The Different Schools of Thought on Fibroid Treatments

When it comes to treating this condition, doctors are divided.



Acupuncturist Dr. Hui Kang treats a patient at her Paoli clinic//Photo by Tessa Marie Images.

Fibroids are having a moment. Real Housewives’ Bethenny Frankel, Cynthia Bailey, Kenya Moore and Kandi Burruss had them, as did former Secretary of State Condoleezza Rice. Those women had surgery to remove their fibroids and, in late July, 36-year-old singer/songwriter Sara Bareilles followed suit. Bareilles shared her experiences on Instagram, documenting the process from her hospital bed. 

The noncancerous tumors grow inside and outside the uterus. Some are tiny and harmless, while others can grow to be the size of a grapefruit. Celebrities speaking publicly about fibroids sheds light on a condition that is seldom discussed because of the graphic nature of its symptoms. Pelvic and abdominal pain, severe cramps, lower back pain, and extreme bloating are just a few. Some fibroids cause bleeding that’s so excessive it renders women anemic.

Dr. Jay Goldberg has treated fibroids for years. He founded the Jefferson Fibroid Center and is now director of the Philadelphia Fibroid Center at Einstein and vice chair of Einstein Healthcare Network’s OB-GYN department. He has an arsenal of treatments at his disposal, from oral contraceptives to an IUD that controls bleeding to Lupron, a medication that manufactures temporary menopause and shrinks fibroids. Two surgical procedures—myomectomy and uterine fibroid embolization—provide relief while leaving the uterus intact. “Depending on the number and size of the fibroids, a myomectomy can be more invasive than a C-section,” Goldberg says. “We go in through the abdomen to remove the fibroids.” 

Most of Goldberg’s patients make a full recovery and are back to work within two weeks of surgery. Still, new fibroids can form and become problematic. Doctors can’t predict the chances of that happening because even they aren’t exactly sure why fibroids grow. “There is thought to be a genetic link and a family-history risk,” says Goldberg.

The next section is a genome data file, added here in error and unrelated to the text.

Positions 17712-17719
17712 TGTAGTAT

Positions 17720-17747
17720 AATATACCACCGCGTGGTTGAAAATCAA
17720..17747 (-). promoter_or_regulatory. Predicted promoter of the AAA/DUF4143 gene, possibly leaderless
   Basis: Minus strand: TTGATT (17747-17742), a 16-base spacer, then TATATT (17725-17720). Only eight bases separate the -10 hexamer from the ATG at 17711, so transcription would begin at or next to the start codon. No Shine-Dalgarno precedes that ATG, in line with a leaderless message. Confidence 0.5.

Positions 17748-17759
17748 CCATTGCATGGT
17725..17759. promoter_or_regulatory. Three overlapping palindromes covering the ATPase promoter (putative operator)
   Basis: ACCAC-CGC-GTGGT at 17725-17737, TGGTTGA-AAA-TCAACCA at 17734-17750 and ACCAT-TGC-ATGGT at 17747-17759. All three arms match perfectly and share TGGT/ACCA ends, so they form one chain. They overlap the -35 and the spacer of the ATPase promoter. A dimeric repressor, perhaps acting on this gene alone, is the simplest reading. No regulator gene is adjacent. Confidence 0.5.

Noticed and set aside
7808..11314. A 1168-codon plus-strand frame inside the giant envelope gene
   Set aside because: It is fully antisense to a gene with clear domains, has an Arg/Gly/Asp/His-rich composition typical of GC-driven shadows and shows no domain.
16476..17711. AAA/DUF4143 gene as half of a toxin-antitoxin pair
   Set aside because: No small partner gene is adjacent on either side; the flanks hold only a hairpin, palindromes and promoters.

Dr. Hui Kang, an acupuncturist with offices in Paoli and Narberth, has a different take. Kang earned an MD in her native China and taught at the Beijing University of Chinese Medicine and McGill University in Canada. When she moved to the U.S., she became licensed and board certified in acupuncture and oriental medicine, with special certification in reproductive medicine. To Kang, fibroids and infertility have a common link: hormone imbalance. “Estrogen and progesterone are the main hormones involved, but an imbalance in other hormones—FSH, DHEA, cortisol—can cause problems in women,” Kang explains. 

Goldberg dismisses that idea. “Women with and without fibroids have about the same levels of estrogen and progesterone, so there is no apparent imbalance,” he says. “An overall change in hormones—an increase or decrease linked to pregnancy or menopause—can affect fibroids, but there is no documentation of an imbalance.”

To Kang, the hormone imbalance seems both logical and obvious. Fibroid symptoms wax and wane over a woman’s menstrual cycle, she says, just as her hormones do. “The period doesn’t lie,” says Kang. 

That story is different for every woman. To get a full picture of a woman’s hormonal health, Kang has patients fill out a lengthy questionnaire, measures pulse points, and conducts an applied kinesiology test to gauge response to different substances. Results differ by patient, but the overall problem is Qi (Chi) stagnation. Qi can be blocked by poor nutrition, insomnia, emotional stress, and other aspects of modern life. “When Qi flows, we are happy,” says Kang. “When Qi is blocked, bad things happen.”

Kang inserts fine needles into specific points on the body to unblock Qi. There are more than 400 points on the head, arms, legs, torso and back. They follow certain meridians that correspond to different organs. Kang’s goal is to increase or decrease the production of whichever hormones are out of balance. 

Sessions last 45 minutes. Some patients need three months of treatment to find complete relief from fibroid symptoms, but most feel better within the first few sessions. Many have tried everything else without success. “Some people lie on the table with needles in them and tell me they doubt it will work, but they’re at the end of the road and don’t know what else to try,” says Kang.

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